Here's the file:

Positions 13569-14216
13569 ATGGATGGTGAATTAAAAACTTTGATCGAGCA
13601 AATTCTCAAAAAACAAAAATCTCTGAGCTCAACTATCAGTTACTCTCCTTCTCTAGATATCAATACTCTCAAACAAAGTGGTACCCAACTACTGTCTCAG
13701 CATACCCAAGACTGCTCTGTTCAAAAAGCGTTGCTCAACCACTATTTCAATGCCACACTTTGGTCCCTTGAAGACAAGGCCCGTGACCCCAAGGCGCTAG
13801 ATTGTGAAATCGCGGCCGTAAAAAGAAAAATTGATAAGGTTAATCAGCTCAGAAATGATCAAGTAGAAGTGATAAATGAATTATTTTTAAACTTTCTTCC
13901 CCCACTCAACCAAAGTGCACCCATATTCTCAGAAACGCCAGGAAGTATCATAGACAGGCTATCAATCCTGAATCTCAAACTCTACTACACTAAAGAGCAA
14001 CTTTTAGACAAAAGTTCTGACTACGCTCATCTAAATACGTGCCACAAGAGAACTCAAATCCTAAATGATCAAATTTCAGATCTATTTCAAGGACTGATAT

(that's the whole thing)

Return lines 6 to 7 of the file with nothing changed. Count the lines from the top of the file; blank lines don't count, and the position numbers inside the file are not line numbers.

13901 CCCACTCAACCAAAGTGCACCCATATTCTCAGAAACGCCAGGAAGTATCATAGACAGGCTATCAATCCTGAATCTCAAACTCTACTACACTAAAGAGCAA
14001 CTTTTAGACAAAAGTTCTGACTACGCTCATCTAAATACGTGCCACAAGAGAACTCAAATCCTAAATGATCAAATTTCAGATCTATTTCAAGGACTGATAT